Allan L. Poe
1978 - 79
This is part 2 of a series of background notes on the Inman Family provided by Buis T. Inman and his family. These are the two letters, from Allan L. Poe, that were cited by Buis T. Inman in his history of the Inman family. I reproduce these letters to offer you more insight into our family's heritage. They are reproduced as closely to the originals as possible. I hope they will be of use to you in your research.
504 N. 7th
Temple, TX 76501
Dear Mr. Inman:
I must apologize for the delay in answering your letter, but I have been swamped with work - not to mention the delays occasioned by the Holiday season - and have not had a free moment to consider your request.
I regret that at present I have far more work on hand than I can do for months to come; but in any event I am doubtful that there is anything much that I could do for you that would be particularly helpful. Due to personal responsibilities I am not free to travel, nor am I likely to be at any foreseeable time.
Your request was not very specific, so I am uncertain just what it is you want to know. I can tell you very briefly what little I can recall offhand about these Inmans; perhaps this may at least enable you to narrow the field of your search.
As far as I know, this family never lived in the present Catawba county; their location was in what is now the extreme western edge of the present Burke county, and the adjacent area in eastern McDowell county (which was formed from Burke in 1843). They appear to have come to this section sometime in the late 1760's, probably from Virginia. Ezekial and Hezekiah are the first to appear in local records, in 1771.
Like you, I have guessed that Ezekial was probably the father of most or all of the others, though I have seen no clear proof of this; however, he soon disappears from the records here, which may mean that he died early. I am unsure whether Hezekiah was his brother or son. Besides the three you mention - Shadrach, Meshach and Abednego - there was also a Benjamin Inman in the same section at the time of the Revolution. Hezekiah and Abednego (and perhaps Ezekial) settled on Linville River, in what is still Burke county, and apparently Meshach also lived on that stream. Shadrach settled a little westward, in the present McDowell county, on a stream which has ever since been called Shadrick's Creek; this creek and Linville River both empty into the north side of the Catawba River. Benjamin Inman settled on the north side of the Catawba below the mouth of Shadrick's Creek and above the mouth of Linville River.
All of these disappeared from this area either during or shortly after the Revolution, except for Samuel (son of Meshach), who sold out on Linville River in 1795; a younger Hezekiah, also on Linville, who was still there as late as 1800, but subsequently left; and one Henry Inman (probably born in the late 1760's), who continued indefinitely in the Shadrick's Creek area, raised a large family and may have died there, after 1820. Abednego appears to have gone to Tennessee during the early part of the Revolution, or before; Shadrach went there after the war (he switched sides during the war and became a Tory briefly, but later took the oath of allegiance to the state). ***Burke was formed in 1777 from Rowan county; you would need to look in the Rowan records for any early mention of these Inmans here.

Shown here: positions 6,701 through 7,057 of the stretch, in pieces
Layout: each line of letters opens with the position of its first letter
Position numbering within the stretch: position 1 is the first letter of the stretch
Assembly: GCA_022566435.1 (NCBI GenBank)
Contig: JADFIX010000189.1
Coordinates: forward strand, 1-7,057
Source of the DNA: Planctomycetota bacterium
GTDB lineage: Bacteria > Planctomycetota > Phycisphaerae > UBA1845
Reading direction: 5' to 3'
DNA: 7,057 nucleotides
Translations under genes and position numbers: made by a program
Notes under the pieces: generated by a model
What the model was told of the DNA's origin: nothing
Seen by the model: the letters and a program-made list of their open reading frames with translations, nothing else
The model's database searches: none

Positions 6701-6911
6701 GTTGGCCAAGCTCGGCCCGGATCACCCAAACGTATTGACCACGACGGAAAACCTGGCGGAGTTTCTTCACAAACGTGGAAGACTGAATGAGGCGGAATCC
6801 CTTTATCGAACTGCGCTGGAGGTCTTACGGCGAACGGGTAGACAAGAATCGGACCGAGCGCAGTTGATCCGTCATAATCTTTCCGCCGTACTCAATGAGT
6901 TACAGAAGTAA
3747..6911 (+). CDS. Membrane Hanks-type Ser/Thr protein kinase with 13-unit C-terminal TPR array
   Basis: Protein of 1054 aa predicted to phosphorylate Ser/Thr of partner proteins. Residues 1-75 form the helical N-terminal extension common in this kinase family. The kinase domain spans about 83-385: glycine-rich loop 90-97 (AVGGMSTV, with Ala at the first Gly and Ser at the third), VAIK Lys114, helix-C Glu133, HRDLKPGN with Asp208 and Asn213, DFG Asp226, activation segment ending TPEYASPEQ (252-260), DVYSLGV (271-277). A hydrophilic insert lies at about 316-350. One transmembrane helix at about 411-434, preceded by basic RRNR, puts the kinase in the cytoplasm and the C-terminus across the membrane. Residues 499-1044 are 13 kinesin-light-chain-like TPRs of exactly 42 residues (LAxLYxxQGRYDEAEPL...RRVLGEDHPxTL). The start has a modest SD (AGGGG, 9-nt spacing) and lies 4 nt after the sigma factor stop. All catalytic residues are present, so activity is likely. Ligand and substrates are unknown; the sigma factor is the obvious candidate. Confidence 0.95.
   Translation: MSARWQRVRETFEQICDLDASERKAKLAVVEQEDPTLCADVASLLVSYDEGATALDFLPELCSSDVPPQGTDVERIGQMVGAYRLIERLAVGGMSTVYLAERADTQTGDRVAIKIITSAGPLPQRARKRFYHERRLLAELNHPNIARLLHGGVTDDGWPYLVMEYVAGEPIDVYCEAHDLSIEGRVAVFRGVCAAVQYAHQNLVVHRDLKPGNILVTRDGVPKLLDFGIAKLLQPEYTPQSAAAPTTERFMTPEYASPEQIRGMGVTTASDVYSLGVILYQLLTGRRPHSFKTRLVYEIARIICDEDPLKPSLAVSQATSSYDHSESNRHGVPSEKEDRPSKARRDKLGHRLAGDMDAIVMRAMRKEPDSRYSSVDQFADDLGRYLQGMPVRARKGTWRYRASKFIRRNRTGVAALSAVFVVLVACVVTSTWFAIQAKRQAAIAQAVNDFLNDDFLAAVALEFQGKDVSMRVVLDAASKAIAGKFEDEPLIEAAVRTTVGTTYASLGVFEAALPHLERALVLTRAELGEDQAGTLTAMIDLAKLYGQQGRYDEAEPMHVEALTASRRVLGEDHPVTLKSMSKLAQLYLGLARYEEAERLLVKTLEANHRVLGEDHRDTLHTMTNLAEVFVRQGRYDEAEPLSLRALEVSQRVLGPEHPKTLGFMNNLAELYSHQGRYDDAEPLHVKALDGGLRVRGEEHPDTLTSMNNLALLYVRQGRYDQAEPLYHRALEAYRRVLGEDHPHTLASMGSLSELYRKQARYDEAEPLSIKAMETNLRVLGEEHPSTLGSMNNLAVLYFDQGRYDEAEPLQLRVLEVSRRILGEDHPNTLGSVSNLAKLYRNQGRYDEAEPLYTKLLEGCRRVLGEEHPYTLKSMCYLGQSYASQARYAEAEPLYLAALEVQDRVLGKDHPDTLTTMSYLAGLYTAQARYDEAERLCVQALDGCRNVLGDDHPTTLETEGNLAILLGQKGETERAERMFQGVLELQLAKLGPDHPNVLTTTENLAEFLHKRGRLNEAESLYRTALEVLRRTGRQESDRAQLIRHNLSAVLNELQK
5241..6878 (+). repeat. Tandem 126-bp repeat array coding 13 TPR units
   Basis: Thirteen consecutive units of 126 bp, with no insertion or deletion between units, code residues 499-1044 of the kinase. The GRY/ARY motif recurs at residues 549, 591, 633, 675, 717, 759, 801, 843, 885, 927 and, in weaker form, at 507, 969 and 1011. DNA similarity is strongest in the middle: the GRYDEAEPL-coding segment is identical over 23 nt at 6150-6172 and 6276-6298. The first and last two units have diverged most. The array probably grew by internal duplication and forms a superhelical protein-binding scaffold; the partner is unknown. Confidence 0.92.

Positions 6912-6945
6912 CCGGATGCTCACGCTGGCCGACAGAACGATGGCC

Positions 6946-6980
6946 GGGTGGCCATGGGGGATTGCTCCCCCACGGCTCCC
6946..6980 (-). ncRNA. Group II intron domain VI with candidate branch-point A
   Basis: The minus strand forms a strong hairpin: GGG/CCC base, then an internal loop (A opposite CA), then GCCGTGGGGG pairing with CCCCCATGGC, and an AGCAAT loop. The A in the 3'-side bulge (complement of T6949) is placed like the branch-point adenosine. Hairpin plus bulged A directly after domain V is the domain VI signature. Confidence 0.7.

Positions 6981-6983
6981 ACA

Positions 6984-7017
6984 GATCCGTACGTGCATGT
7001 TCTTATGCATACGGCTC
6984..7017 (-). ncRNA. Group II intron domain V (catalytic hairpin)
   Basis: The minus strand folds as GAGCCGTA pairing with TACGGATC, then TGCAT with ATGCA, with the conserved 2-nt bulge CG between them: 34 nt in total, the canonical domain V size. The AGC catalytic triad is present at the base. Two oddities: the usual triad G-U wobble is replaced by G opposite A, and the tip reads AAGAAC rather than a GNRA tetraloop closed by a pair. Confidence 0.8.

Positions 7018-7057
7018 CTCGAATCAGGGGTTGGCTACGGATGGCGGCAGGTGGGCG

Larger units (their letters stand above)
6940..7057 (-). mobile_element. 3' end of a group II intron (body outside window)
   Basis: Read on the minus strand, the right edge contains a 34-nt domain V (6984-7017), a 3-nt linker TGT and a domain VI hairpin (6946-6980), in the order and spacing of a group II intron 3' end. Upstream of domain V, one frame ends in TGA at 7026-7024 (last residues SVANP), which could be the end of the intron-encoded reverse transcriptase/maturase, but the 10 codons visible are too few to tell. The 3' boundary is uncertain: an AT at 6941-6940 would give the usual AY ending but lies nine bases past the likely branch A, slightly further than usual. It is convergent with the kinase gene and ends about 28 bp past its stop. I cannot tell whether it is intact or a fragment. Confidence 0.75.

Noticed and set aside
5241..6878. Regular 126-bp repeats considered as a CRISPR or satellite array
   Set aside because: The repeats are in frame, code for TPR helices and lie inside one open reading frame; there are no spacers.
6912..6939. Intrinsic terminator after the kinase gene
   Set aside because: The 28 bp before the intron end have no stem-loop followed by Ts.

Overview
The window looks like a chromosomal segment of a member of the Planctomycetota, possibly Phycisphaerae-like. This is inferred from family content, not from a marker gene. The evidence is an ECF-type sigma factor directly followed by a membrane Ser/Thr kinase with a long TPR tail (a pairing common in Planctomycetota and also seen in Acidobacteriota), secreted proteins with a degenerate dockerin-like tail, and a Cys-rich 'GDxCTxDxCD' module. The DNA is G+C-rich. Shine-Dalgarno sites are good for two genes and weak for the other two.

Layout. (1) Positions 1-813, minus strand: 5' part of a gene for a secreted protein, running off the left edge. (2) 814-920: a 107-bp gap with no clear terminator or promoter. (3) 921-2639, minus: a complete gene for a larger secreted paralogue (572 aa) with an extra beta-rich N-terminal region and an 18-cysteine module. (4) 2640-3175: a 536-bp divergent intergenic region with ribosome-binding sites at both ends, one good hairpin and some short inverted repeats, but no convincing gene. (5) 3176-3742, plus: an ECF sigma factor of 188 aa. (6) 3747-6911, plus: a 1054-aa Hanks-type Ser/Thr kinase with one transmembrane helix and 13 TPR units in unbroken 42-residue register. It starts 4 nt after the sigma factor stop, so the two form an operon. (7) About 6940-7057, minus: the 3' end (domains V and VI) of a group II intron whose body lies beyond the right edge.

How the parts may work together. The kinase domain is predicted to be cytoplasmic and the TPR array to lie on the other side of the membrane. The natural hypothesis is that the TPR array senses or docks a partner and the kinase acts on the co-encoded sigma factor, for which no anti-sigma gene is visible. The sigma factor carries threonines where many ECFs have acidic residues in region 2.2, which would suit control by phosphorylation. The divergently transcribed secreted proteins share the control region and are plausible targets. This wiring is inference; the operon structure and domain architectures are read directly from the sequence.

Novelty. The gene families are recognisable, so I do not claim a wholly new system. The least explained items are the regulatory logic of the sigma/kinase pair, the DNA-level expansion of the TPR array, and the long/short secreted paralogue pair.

I might be able to do a limited amount of work for you at a future date, but am afraid that at the present that would be impossible. Good luck in continuing your search.
s/ Allan L. Poe
Dear Mr. Inman:
Thank you so much for your kind letter and the check, which was wholly unexpected and therefore all the more welcome. In return, I'm afraid all I can do is give you a few odds and ends of Inman data, much of which you probably already have; but with luck you may be able to find an item or two that will be of some use to you. We do seem to be in somewhat similar situations, working with handicaps of various kinds, but I fear that much of my correspondence goes unanswered, not just for months, but for years. I do attempt to answer, eventually, any inquiries that include return postage.
I expect it would be extremely difficult, if not impossible, to prove by conclusive documentary evidence the parentage of your Lazarus Inman, short of discovering a family Bible that contains the desired information -and that kind of luck is rare. Meshach Inman was presumably a fairly young man when he was killed, and it is unlikely that he left a will; in that case if he died prior to 1784 (and I imagine he must have), his real estate would have descended, under the laws of inheritance then in force in North Carolina, to his eldest son alone, to the exclusion of any younger sons and any daughters, but subject to his widow's dower (a life estate in 1/3 of the land). I assume that Samuel was the eldest son, which no doubt accounts for his possession of the land, two tracts on Linville River, consisting of 160 acres and 200 acres respectively, which Samuel Inman sold in 1795 to Benjamin Moore, after which Samuel disappears from the Burke county records. I am familiar with this land, which is a well-known place, part of it is still in the possession of some of Benjamin Moore's descendants; it was a rather valuable plantation, afterwards known by the name of Fonta Flora, but much of it now lies beneath the waters of Lake James. The Moores were a family of considerable consequence in the county for several generations. Benjamin Moore had a sort of indirect connection with the Inmans; his wife, nee Elizabeth Wakefield, had an older sister, Margaret Wakefield, who married Abraham Collet, a rich Burke county planter, and left three children, of whom the second, Rachel Collet (born ca 1770) married and Inman -unfortunately we don't know which Inman (could it have been Samuel? Rachel's age seems about right for Samuel's wife). You did not mention whether you had any information as to the identity of the wives of Meshach Inman and his son Lazarus, nor whether Meshach's widow married again (as seems likely, unless she too died early). If you do have clues as to either, they might provide help in trying to trace the movements of Lazarus Inman, which I judge is something you need to do.